I got to see something truly fabulous today.
I saw my Best Beloved, at his favorite Chicago museum, The Museum of Science And Industry (courtesy of First Born's girlfriend, who works there, and got us in for free), take pictures of the historic race cars in the basement . He's always wanted to do that.
Another wonderful thing I saw: Best Beloved getting a chance to see the landing gear go up and down on the Boeing 727 hanging above the giant train sets in the museum. Not everybody gets to see that, because museum officials only move the gear for VIPs - or for the dad of the boyfriend of the museum employee holding the electronic do-hickey that makes the landing gear go up and down. (It gave a couple of delighted buddies who were nearby a completely unexpected show, for which they thanked BB and FB's GF profusely.)
A third wonderful thing I saw was BB, flying through nebulae, through the vast vertiginous darkness of far space, plunging into a puddled blaze of stars and unimaginably distant galaxies, courtesy of the Hubble telescope, and the museum's IMax theater.
(I flew with him, even though the trip and the theater - just as vertiginous as space - bid fair to poison me by pushing adrenaline into my system in non-stop pulses. I have rarely felt so far from home, and so close to panicking about it, and so happy to feel all of it, as I did in that theater. We are, as Yakko, Wacko, and Dot are wont to warble, living in a great big universe, whilst being very puny. About the size of Mickey Rooney ....)
I got to see BB and FB with their arms around each other, and take pictures of that. I got to see them bond in shared disgust at deviled eggs (story not relevant, bonding relevant.) I got to see BB enjoy Father's Day in a way he deserved to.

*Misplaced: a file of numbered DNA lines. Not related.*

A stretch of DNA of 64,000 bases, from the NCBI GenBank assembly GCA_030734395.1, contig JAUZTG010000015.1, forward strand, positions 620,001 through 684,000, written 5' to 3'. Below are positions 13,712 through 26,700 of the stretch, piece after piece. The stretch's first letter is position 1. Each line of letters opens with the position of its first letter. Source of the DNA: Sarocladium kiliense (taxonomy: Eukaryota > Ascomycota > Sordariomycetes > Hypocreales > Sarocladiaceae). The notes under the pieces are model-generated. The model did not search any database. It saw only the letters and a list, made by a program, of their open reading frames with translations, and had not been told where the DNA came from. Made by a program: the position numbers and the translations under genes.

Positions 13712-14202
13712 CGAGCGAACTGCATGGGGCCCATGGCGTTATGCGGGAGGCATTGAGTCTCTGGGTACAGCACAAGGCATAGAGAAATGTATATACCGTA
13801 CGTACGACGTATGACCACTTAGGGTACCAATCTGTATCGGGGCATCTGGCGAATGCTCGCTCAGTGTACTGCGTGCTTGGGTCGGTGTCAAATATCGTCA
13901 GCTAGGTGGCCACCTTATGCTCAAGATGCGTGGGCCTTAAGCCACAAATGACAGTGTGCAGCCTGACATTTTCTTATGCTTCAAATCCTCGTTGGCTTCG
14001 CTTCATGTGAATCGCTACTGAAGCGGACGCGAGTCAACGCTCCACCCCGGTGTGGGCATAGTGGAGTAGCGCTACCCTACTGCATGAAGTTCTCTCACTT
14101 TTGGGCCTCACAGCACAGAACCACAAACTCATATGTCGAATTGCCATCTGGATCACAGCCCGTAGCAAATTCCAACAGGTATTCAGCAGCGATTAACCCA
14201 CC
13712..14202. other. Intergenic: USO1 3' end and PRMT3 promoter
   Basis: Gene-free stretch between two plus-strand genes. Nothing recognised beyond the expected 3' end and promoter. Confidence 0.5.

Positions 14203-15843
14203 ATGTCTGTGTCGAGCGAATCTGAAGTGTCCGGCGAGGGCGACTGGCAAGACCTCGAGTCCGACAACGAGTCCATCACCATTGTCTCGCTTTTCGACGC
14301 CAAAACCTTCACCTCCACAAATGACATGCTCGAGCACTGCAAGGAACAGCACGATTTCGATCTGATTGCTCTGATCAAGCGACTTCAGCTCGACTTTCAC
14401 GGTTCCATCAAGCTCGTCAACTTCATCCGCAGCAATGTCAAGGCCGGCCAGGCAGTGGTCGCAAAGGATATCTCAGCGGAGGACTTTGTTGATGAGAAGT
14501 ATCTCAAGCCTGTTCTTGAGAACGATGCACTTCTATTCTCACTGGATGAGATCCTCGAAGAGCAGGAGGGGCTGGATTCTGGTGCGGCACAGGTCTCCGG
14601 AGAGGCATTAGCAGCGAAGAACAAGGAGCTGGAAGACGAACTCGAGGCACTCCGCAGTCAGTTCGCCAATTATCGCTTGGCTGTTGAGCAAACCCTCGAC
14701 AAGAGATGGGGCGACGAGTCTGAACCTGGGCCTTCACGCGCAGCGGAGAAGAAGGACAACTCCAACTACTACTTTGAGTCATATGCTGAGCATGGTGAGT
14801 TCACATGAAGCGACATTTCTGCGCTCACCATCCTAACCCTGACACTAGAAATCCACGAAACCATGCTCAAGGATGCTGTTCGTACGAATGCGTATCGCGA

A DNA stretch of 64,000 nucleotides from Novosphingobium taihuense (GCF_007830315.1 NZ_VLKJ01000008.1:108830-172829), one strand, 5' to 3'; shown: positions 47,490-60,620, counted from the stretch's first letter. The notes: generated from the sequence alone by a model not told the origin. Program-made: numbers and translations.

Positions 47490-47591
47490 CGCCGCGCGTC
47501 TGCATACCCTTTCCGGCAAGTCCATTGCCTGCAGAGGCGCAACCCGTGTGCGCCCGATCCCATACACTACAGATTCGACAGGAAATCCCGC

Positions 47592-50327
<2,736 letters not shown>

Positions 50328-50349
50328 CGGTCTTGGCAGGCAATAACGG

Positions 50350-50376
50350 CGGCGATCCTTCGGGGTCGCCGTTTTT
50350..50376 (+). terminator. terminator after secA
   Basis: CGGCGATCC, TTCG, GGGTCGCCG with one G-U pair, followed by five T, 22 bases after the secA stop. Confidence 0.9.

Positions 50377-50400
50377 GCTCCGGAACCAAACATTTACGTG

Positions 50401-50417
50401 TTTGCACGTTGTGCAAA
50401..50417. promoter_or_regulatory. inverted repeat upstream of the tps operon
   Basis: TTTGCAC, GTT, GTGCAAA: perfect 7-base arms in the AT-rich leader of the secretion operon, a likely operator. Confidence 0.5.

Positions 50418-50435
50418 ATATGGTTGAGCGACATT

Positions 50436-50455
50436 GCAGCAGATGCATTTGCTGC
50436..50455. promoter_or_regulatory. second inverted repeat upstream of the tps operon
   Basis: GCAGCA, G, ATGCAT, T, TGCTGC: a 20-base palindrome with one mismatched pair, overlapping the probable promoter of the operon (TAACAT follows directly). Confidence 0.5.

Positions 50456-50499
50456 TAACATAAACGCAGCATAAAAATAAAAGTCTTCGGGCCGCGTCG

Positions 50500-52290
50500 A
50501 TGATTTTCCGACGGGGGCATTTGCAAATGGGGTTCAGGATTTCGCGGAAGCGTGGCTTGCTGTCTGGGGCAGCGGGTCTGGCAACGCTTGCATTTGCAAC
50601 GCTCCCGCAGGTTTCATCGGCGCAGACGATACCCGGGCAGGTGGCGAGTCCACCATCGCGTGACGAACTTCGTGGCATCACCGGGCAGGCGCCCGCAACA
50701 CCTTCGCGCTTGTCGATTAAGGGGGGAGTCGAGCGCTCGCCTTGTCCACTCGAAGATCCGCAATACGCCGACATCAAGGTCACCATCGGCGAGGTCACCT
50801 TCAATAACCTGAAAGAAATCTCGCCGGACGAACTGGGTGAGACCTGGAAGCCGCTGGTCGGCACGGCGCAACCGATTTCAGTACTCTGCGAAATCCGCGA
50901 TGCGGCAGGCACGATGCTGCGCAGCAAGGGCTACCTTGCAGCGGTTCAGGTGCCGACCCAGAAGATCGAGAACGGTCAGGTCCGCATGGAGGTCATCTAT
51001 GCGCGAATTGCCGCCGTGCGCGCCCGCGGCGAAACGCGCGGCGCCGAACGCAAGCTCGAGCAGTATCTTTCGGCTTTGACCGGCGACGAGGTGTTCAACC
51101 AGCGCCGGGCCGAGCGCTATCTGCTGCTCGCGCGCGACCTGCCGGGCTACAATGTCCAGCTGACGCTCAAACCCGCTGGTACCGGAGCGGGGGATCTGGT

My Best Beloved is a fantastic father. He loves our First Born, and has done so since the moment he first got to cradle the little squalling speck in his own tired arms back on the afternoon of Oct. 20, 1984. In point of fact, he started loving him nine months before that.
He stayed up at night with a colicky infant; he comforted his tears. He told him stories at bedtime. He drew pictures for him, read to him, encouraged him to imagine things far beyond what the idiot's lantern could show him. And he also knew when to sit down in front the tube with his son, and laugh at silly cartoons, or introduce him to westerns or Star Trek, or the news.
He taught him hard lessons, even when those lessons were tossed back in his face with the irritating bravado of a teenager. He was willing to teach them repeatedly when necessary. He was willing to listen, if and when the little boy or the teenager wanted to talk, or to cry, or to ask for help.
He has loved him for 25 years. He's taught him everything from guitar chords to weird skiffy cravings, to a solid belief in right and wrong, science and wonder, and the proper timing for a pratfall.
He bequeathed to him brains, talent, a wiseacre attitude, rakish fashion sense, and a good heart.
He's made mistakes as a parent. Well, duh. That's what parents do. But few parents have ever worked harder to fix mistakes, or have loved as strong, as flexibly and as richly, as he has. His son has come to recognize what I always knew; he is blessed, and blessedly lucky, to have the father he does.
I didn't know my own father well. That's OK. The best father it's ever been my honor to know went to the Museum of Science and Industry today.
Oh, and these two? It's my First Born, with the Best Dad Ever.